Lolita , Vladimir Nabokov
Lo lee ta. We probably don’t have to tell you, but we consider Nabokov one of the finest prose stylists of the English language, his every phrase fit to be mulled over, to be rolled around in your mouth like a rare delicacy. Except there are hundreds of them, right there on the page, you lucky reader.
The Sound and the Fury , William Faulkner
Though it’s tempting to just whiz on through this novel, letting the shifting perspectives fill your head like voices on a train, we advocate a slow, careful reading. That way, you can drink in Faulkner’s expressive dialogue line by line, filing each paragraph into the emotional, temporal, or psychological box where it belongs.
Bleak House, Charles Dickens
We could have probably chosen any one of Dickens’ novels for this slot — after all, he generally wrote them in installments, so each section had to be dense enough to hold his readers over for some time. But Bleak House is one of the most complex and engaging works in Dickens’ canon (at least according to us), each minor character and sub-plot worth lingering over.
Gilead , Marilynne Robinson
Though Robinson’s exquisite novel is slim, it’s like a slice of obscenely rich chocolate cake — to be devoured slowly and with utmost attention. It’s also as delicious, though probably more likely to make you cry (well, depending). “A good sermon,” Marilynne Robinson once wrote, “is one side of a passionate conversation.” Sparse and clean and deeply affecting, this book will make you a devotee, hanging on every word.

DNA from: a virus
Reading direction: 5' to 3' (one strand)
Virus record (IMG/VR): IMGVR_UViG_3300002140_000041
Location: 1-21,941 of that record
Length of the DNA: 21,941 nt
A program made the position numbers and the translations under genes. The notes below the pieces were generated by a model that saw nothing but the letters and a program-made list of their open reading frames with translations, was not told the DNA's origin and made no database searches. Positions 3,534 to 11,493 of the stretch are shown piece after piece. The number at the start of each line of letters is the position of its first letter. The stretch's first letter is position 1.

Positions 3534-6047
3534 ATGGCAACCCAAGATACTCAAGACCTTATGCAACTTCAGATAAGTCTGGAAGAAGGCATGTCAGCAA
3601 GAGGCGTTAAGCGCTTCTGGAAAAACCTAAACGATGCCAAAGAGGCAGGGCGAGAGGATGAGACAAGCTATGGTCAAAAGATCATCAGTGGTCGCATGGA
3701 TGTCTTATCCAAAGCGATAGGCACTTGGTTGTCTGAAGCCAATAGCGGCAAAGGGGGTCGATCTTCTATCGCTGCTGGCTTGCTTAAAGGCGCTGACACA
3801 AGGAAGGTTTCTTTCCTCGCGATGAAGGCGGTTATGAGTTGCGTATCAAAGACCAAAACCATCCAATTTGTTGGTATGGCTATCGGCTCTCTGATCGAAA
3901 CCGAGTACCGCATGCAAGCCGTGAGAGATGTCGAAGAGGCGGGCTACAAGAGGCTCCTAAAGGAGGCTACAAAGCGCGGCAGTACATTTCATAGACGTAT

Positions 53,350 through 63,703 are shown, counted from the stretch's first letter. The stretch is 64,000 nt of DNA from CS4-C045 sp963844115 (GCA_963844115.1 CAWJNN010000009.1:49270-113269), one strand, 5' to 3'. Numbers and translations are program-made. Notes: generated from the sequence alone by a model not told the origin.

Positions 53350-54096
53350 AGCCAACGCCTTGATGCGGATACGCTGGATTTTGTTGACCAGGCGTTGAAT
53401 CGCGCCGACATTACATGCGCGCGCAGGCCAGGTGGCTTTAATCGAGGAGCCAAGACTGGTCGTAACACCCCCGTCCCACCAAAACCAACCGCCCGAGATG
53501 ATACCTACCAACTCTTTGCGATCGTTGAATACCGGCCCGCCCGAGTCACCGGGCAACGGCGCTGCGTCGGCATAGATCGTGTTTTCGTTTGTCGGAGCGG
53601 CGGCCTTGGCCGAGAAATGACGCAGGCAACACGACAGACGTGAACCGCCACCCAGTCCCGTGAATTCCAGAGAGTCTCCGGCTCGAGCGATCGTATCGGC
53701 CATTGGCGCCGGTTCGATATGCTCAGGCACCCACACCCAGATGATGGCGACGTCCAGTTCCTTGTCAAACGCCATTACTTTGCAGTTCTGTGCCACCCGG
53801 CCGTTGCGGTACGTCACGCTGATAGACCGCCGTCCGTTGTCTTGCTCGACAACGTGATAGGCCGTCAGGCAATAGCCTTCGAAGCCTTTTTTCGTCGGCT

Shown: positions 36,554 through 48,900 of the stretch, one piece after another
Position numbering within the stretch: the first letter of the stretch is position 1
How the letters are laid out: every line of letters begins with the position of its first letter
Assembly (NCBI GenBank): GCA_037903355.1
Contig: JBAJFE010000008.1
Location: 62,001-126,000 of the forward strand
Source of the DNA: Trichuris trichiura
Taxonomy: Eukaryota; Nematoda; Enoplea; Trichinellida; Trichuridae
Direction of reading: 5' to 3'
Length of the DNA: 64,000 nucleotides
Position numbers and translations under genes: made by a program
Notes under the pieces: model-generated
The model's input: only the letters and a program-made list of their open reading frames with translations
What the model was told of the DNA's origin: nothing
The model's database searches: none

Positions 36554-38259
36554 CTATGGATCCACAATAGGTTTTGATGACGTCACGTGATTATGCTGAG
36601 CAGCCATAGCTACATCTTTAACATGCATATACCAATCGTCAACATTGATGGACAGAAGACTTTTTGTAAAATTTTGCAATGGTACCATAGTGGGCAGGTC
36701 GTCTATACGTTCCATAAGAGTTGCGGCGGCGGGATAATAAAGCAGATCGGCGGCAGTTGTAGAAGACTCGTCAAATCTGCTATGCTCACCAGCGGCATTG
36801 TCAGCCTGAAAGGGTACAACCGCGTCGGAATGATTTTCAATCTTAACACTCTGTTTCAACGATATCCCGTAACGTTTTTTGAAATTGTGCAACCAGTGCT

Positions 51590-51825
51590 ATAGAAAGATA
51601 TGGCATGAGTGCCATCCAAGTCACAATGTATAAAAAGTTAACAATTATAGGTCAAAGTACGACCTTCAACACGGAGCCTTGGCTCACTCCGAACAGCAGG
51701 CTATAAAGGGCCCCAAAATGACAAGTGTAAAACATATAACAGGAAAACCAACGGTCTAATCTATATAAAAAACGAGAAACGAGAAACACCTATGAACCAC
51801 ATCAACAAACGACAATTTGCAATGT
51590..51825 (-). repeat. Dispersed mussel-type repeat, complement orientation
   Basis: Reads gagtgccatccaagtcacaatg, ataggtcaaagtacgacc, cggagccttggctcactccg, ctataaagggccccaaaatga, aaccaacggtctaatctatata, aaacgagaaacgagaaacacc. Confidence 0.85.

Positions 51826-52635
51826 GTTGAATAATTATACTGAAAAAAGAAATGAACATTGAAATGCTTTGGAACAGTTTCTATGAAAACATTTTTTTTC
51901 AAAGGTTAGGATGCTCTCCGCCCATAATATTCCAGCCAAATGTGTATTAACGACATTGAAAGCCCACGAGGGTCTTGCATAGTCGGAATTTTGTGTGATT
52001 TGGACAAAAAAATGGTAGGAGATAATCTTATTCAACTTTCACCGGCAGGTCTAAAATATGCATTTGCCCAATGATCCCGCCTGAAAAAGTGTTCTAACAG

The Stranger’s Child , Alan Hollinghurst
Of this novel, more recent than some of the others on our list, but no less worthy, James Wood wrote, “His prose has the power of re-description, whereby we are made to notice something hitherto neglected. Yet, unlike a good deal of modern writing, this re-description is not achieved only by inventing brilliant metaphors, or by flourishing some sparkling detail, or by laying down a line of clever commentary. Instead, Hollinghurst works quietly, like a poet, goading all the words in his sentences — nouns, verbs, adjectives, and adverbs — into a stealthy equality.” If that doesn’t invite some savoring, we don’t know what will.
Mrs. Dalloway , Virginia Woolf
Sure, it only spans a single day, a single party, a single defenestration. But, uncomfortable though it may be, we want to live in Clarissa Dalloway’s whirring mind forever.
The Thousand Autumns of Jacob de Zoet , David Mitchell
We’re longtime fans of David Mitchell here, it’s true. But his most recent novel sparked a phenomenon we haven’t really felt since we were children, reading the last installment of a beloved series — we had to force ourselves to slow down, to read each page carefully, because we loved it so much we didn’t want to finish it, couldn’t bear to eat it all up so quickly. And now we sort of wish we could go back in time and read it for the first time again. Alas.
C , Tom McCarthy
From the very moment you begin this strange, shifting novel, you’re on the lookout: Carrefax, copper, carbon, Cairo. Every eponymous letter catches your eye, stirs a question. And yet, like so many things in this puzzle box of a novel, the answer is slippery, ethereal, unimportant. But that’s all right, because half the fun is digging, thinking, wondering.
The Remains of the Day , Kazuo Ishiguro
This is a quiet book but a stunning one, fit to accompany its reader for as many long lonely years as its own characters experience. Ishiguro’s story unravels in the details — where the light is, a small movement — so one could read blithely through and only half-understand the depths of his tale. Instead, we suggest reading slowly, running your finger over the page. Like in a good short story, in this novel, everything means something.
A Visit from the Goon Squad, Jennifer Egan
You’ve probably read this novel already, but if you haven’t, consider this your sign to get on it. This is the only novel we’ve read in the last ten years that, upon finishing, we turned over and immediately started reading again. Yes, it’s that good.